Following three of the biggest bombs of his career in the mid-1990s ("Judge Dredd," "Assassins," and "Daylight"), Sylvester Stallone decided to try serious dramatic acting for the first time in two decades. "Cop Land" was certainly poised for prestige, as Stallone led an all-star cast with Ray Liotta, Harvey Keitel, and Robert De Niro, in a film written and directed by James Mangold. "Cop Land" is really good ... it just wasn't good enough. As the critics' consensus on Rotten Tomatoes put it, "'Cop Land' matches its star-studded cast with richly imagined characters while throttling the audience with carefully ratcheted suspense, although it lacks the moral complexity of classic crime thrillers." Talk about a "yeah, but ..." review, right?

"Cop Land" was only Mangold's second film, and while it had ambitions of being a Martin Scorsese-level masterpiece, it inevitably came up short. Still, it's a good movie, and Stallone's the best part, embodying Gary Cooper as the sheriff of a suburban New Jersey town who single-handedly takes on corrupt New York City cops. "Cop Land" boasted a 76% critics' score and 67% audience score, and it made money on its $15 million budget, earning $63 million worldwide. While "Cop Land" may not have made the 1997 year-end best list, it is one of Stallone's best and is definitely worth a watch if you've never seen it.

7. Rocky Balboa

Rocky Balboa was supposed to hang up the gloves with 1990's "Rocky V," but Stallone was disappointed with the results, and so was everybody else. Despite re-teaming Stallone with the original film's director, John G. Avildsen, "Rocky V" was the worst in the franchise (lacking the redeeming kitsch factor and pop culture iconography of "Rocky IV"), with a 30% critics' score and 31% audience score, which ended the series on a sour note. At least temporarily. 

Like the old saying goes, if you want something done right, you've got to do it yourself. So 16 years (and several massive box office bombs) later, Stallone sought to give his most famous character the proper sendoff with 2006's "Rocky Balboa." Largely, he succeeded. Implausibly, the then-sexagenarian Balboa laced up his gloves to take on a 20-something fighter in his prime. However, plausibility left the series a long time ago, so what matters is that "Rocky Balboa" brought back the same sentiment, entertainment, poignancy, and inspiration of the series' best entries. "Rocky Balboa" earned a 77% critics' score and 76% audience score, as well as $156 million worldwide on a $24 million budget. It also showed that even in the aughts, critics and moviegoers were still ready to root for Rocky. 

6. Death Race 2000

Before there was Rocky Balboa or John Rambo, there was "Machine Gun" Joe Viterbo. While the mythology around Stallone's career is that he never had a role in anything before "Rocky," that's not true, as he had a prominent part in 1975's "Death Race 2000," a strange brew of a movie that can best be described as a mix between "Mad Max" and "It's A Mad, Mad, Mad, Mad World." It's the year 2000, and America is on the brink of collapse and ruled by a totalitarian regime. The most popular entertainment is the Transcontinental Road Race, a NASCAR for nihilists, where racers earn points for time ... and for mowing down innocent pedestrians.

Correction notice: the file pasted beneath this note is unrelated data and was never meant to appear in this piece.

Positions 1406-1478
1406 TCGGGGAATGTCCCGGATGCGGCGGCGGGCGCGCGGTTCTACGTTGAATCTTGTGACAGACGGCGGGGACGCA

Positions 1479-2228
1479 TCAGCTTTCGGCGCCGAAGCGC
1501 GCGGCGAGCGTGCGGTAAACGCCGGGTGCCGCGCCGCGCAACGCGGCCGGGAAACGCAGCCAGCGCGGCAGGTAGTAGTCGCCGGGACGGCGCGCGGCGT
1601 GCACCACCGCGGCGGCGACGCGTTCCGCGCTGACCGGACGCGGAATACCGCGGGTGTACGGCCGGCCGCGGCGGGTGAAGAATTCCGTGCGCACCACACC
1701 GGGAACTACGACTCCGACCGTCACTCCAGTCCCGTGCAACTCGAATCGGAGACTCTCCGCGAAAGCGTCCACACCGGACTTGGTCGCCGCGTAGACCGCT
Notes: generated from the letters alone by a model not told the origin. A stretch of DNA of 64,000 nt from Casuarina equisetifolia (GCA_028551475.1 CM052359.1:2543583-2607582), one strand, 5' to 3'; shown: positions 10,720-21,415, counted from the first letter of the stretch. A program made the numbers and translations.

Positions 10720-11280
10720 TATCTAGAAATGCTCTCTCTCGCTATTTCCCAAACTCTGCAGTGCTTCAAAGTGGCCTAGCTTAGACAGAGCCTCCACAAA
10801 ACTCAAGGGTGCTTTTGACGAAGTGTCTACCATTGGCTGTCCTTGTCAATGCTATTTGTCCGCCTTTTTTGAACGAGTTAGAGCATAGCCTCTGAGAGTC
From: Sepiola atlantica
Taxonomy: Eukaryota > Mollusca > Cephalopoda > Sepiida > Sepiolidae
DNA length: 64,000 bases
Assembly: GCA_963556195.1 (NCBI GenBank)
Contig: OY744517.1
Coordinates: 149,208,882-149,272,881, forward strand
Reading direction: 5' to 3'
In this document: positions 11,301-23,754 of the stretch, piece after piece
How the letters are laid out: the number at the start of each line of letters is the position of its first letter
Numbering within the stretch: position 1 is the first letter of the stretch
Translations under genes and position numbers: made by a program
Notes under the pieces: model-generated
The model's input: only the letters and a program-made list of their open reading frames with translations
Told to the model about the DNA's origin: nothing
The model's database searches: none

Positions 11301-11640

Stallone played Joe Viterbo, the villain to David Carradine's Frankenstein, a racer who's more machine than man. Does this sound like a movie that's so bad it's good? Well, it's actually just plain good, with an 81% critics' score and a 64% audience score. However, the film wasn't enough to make Stallone a star (that would come one year later with "Rocky"), nor did the movie's cult classic legacy do anything to save the 2008 remake starring Jason Statham, "Death Race," from crashing and burning with a 46% score and $36 million box office gross. We're hoping Stallone ragged Statham about it on the set of "The Expendables."

5. Creed II

After "Creed" successfully relaunched the "Rocky" franchise, this time with Michael B. Jordan playing the underdog pugilist and Sylvester Stallone as the wise old mentor, a "Creed II" was inevitable. Given the "Rocky" series went from Oscar glory to star-spangled '80s excess (albeit in an awesomely cheesy way), it was no guarantee a "Creed" sequel would be good. But "Creed II" was good — really good. 

Steven Caple Jr. took the director's reigns from "Creed" director Ryan Coogler (who was busy making "Black Panther"), as well as Stallone himself, who was briefly attached to direct and who co-wrote the script with Juel Taylor. While directors playing musical chairs is usually a recipe for failure, "Creed II" rose above the challenge and succeeded in a big way. 

Sure, it adheres to a predictable franchise formula, with Adonis Creed fighting Viktor Drago, the son of the "Rocky IV" villain who killed his father, but when a movie hits the notes this well, we don't care. We're not alone, as "Creed II" scored an 83% critics' score and 79% audience score on Rotten Tomatoes. Maybe a future "Creed" sequel will have Adonis taking on the son of Mr. T's Clubber Lang from "Rocky III?" We're so there. Alas, it may be without Balboa, as Stallone posted on Instagram (according to a Vanity Fair report) that "Creed II" was his last "Rocky" film. If so, he went out like a champ.

4. Antz